ORLANDO, Fla. - Even though a little boy died on Little Miracles Daycare’s watch, an attorney for the facility is now arguing that the operation there was "otherwise impeccable."
The owner of Little Miracles is offering a compromise of sorts to avoid revocation of the facility’s license.
Investigative Reporter Karla Ray got hold of the day care’s appeal for a formal hearing with the Department of Children and Families.
“I’m not going to give it up like that. It was a mistake,” Little Miracles owner Audrey Thornton said days after Myles Hill’s death.
The toddler was forgotten inside a hot van for nearly 12 scorching hours in August.
Thornton’s attorney, Robert Nesmith, wrote in a request for an administrative hearing that despite Hill’s death, "There is no indication that the overall operation of the centers was not otherwise impeccable."
9 Investigates found that less than a month before Hill’s death, Little Miracles was caught failing to keep track of child transports.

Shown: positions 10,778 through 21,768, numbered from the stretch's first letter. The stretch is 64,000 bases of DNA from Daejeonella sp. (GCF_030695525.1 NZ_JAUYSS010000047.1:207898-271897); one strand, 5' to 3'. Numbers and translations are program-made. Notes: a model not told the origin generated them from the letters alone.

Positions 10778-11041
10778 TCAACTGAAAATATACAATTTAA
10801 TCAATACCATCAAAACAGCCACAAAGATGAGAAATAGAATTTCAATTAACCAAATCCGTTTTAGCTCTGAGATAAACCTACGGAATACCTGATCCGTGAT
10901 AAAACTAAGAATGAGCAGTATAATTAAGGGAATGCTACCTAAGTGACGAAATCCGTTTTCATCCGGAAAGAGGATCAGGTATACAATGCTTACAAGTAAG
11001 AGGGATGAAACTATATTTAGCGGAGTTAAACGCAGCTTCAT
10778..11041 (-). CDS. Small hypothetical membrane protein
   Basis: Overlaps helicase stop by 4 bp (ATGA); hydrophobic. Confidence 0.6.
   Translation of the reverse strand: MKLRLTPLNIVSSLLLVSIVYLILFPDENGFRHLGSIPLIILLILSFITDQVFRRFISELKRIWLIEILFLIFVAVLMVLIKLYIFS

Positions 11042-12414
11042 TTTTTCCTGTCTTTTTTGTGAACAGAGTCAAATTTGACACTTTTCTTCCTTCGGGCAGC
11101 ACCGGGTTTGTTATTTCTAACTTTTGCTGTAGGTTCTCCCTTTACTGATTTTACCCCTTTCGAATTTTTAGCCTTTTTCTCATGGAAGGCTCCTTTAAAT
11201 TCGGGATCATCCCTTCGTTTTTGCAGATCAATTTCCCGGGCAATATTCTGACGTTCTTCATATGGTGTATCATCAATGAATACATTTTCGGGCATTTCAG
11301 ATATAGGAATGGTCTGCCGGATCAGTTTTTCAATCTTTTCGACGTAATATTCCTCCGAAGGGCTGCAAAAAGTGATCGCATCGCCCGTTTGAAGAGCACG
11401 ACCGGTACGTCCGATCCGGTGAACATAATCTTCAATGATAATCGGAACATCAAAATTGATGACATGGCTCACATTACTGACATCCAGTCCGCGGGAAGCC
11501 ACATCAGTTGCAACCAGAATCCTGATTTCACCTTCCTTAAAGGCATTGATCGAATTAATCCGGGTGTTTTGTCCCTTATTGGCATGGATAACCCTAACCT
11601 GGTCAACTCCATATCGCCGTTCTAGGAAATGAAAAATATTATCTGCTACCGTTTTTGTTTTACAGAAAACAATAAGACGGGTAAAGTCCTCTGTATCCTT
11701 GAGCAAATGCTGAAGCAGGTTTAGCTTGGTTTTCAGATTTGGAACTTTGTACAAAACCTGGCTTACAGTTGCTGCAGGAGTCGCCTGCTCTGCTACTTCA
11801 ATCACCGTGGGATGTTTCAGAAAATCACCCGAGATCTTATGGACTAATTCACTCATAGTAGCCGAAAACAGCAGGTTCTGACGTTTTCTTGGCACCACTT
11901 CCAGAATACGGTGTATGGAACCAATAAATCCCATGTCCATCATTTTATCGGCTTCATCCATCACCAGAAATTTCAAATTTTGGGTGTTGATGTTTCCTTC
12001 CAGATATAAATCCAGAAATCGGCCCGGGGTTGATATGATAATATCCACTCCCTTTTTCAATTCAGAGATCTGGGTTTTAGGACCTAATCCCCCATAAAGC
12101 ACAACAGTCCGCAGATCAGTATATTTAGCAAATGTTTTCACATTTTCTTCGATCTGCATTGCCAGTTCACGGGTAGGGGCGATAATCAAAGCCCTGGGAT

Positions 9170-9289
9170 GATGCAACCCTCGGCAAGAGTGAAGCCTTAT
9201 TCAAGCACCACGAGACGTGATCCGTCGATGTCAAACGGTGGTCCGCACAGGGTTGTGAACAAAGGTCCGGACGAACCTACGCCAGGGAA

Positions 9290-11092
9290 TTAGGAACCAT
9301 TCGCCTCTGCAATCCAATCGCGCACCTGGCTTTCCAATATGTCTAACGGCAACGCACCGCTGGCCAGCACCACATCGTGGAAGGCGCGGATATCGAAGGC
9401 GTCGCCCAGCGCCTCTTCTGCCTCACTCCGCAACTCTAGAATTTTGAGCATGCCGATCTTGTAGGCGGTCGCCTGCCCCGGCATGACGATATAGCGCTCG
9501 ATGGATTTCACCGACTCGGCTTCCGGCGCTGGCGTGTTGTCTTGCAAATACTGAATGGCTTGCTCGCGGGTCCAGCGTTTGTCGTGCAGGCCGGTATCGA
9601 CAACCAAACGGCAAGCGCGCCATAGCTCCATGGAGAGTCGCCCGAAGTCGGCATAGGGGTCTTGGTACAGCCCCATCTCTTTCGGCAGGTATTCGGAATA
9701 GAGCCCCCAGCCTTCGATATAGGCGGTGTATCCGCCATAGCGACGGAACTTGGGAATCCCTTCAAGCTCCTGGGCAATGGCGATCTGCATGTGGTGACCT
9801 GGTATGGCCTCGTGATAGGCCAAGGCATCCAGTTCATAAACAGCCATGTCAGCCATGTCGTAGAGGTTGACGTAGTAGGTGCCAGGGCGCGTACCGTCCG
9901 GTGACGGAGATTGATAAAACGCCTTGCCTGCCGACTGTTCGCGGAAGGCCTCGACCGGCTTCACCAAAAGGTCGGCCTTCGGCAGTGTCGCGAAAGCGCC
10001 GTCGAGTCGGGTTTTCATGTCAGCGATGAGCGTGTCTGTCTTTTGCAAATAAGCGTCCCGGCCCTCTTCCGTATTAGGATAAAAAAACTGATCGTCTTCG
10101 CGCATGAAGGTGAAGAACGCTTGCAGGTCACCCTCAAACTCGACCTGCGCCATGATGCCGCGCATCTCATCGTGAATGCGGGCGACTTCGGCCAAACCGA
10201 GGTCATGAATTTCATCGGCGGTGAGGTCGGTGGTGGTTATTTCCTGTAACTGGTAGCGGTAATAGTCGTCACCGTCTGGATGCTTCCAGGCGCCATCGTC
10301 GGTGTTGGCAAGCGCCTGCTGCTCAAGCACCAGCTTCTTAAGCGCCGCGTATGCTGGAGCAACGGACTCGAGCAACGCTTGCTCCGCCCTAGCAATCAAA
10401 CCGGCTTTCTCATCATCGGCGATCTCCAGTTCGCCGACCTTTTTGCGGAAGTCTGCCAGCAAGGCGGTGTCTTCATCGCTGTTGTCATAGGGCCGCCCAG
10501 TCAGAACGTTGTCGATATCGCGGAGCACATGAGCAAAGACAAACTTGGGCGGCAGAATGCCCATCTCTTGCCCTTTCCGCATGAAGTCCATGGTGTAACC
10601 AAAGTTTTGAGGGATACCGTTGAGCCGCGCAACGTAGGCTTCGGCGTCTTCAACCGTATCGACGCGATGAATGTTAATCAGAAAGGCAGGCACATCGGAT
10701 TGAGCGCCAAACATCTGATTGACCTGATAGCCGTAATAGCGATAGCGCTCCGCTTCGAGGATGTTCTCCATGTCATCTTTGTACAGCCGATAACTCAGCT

The transport rules put in place by DCF are meant to prevent kids from being forgotten inside hot vehicles.
9 Investigates also uncovered other violations from just this year, including a group of babies left alone by a worker, failure to keep an attendance record for an emergency drill, and a child’s EpiPen left out and in reach of kids.
DCF has called to revoke Little Miracles’ license, but Thornton’s attorney wrote that "termination of the transportation element of the operation would fairly cure the concerns of the Department and remedy the issues that caused this most horrific accidental tragedy."
9 Investigates calls to the attorney today were not returned.
© 2017 Cox Media Group.